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Netflix has released a new documentary that questions the danger of social networks. The production, directed by Jeff Orlowski, explores the phenomenon of social networks at the generational, social and economic levels.
The Social Dilemma shows us the dark side of social networks, something that is not easy to accept, as they have a very important role in our lives. The new Netflix documentary shows us the business model of which we are prisoners. We aren’t the clients, as we do not pay for social networks.Tristan Harris, ex-disigner of Google, explain that we are the product that social media offer to them clients. This clients are the brand we consume.
The new Netflix documentary shows testimonials from former high-ranking employees of some of the world’s leading technology companies. Among them are Aza Raskin, the co-founder of Asana, Justin Rosenstein, one of the creators of the Facebook Like button and the president of Pinterest, Tim Kendall. There is also the testimony of authors and academics who emphasize the accelerated growth of technology, which humanity faces every day without being aware of it.
The most terrifying reflection of the documentary
“We live in a world where a tree is worth more dead than alive and a whale is worth more dead than alive. As long as the economy works like this and corporations are not regulated, trees will continue to be destroyed and whales killed. What is frightening, and hopefully the last straw, is to see that we are now the tree and we are now the whale. We are more profitable if we look at a screen a lot than if we spend that time living a full life.” – Tristan Harris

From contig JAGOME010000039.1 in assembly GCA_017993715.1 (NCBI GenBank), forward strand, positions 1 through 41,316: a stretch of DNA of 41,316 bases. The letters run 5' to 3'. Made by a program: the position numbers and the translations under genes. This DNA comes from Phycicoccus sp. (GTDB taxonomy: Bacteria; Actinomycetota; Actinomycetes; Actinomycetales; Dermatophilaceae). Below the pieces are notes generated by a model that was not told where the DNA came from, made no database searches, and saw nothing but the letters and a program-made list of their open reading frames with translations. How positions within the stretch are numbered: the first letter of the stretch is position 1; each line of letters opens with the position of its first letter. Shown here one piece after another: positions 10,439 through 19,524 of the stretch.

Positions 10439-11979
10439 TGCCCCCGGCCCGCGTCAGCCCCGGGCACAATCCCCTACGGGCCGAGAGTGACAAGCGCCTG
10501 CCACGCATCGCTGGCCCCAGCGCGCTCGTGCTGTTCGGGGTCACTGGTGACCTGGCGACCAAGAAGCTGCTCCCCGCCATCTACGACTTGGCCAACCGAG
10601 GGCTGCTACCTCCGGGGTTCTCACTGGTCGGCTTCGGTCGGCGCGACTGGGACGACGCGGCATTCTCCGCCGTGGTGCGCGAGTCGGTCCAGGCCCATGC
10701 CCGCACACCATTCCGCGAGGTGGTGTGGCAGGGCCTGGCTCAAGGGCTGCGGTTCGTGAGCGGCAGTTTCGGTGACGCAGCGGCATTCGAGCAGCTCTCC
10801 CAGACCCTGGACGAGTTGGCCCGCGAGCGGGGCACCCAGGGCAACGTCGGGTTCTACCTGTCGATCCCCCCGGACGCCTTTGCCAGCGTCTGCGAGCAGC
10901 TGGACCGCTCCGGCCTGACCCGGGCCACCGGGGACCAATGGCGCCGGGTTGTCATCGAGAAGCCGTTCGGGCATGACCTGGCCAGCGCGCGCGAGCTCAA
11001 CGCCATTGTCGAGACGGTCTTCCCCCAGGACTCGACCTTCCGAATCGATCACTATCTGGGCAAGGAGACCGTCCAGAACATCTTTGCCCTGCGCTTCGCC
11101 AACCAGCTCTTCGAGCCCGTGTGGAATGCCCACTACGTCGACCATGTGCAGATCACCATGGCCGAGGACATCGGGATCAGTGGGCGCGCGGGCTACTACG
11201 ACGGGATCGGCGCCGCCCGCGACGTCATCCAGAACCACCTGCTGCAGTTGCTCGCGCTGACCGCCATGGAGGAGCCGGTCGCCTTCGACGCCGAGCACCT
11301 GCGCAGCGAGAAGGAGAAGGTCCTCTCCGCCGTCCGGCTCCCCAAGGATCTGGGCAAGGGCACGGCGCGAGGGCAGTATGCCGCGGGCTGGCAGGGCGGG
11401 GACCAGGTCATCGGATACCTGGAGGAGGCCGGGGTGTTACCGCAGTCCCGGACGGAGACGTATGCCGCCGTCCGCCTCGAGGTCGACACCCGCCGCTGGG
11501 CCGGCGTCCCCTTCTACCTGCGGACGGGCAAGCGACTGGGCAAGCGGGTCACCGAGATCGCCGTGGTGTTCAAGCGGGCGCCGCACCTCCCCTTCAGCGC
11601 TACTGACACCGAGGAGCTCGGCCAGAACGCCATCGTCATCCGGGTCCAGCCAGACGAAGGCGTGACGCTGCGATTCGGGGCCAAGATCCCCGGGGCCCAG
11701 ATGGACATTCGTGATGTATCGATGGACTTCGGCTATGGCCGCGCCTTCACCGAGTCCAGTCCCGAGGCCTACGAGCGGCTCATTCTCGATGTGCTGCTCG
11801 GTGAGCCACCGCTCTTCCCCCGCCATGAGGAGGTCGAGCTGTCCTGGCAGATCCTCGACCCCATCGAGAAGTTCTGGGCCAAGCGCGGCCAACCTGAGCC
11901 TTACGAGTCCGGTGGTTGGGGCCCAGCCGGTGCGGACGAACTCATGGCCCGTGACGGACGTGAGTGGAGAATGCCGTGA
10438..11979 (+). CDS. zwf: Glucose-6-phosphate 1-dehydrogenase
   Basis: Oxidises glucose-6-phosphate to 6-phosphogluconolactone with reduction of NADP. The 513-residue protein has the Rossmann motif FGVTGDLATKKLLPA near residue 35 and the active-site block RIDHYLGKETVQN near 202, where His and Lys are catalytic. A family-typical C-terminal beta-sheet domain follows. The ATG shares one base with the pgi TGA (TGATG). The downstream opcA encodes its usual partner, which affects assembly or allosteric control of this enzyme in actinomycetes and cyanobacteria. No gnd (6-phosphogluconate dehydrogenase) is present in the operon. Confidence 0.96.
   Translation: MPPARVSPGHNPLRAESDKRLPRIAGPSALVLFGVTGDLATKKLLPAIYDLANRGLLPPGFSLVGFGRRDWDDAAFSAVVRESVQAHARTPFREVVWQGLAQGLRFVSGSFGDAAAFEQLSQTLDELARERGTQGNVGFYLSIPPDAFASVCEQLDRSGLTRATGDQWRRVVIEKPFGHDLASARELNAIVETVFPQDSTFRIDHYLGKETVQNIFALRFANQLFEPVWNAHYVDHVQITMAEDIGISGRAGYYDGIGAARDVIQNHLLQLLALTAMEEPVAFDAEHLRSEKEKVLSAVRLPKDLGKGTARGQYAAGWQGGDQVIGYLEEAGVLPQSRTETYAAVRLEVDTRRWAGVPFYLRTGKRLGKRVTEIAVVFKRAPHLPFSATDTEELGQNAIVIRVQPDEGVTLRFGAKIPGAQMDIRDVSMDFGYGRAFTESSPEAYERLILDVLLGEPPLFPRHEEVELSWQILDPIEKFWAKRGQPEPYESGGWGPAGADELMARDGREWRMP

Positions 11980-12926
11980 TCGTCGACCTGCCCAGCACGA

In the hour and a half that the documentary lasts, there are revealing and painful facts such as the increase in the rate of adolescent suicide in recent years. There is no doubt that social networks have changed the way we communicate and show ourselves to the world. With them we are much more exposed to criticism and prejudice, something that at an early age can cause irreparable damage.
The social dilemma teaches us how the capitalist system uses tools such as psychological control so that we can’t take our eyes off the screens. The engineers and psychologists behind it create perfect patterns and algorithms, which found in us a strong addiction to social networks. At the end of the documentary, a difficult question arises in the viewer: would we be able to live without social networks?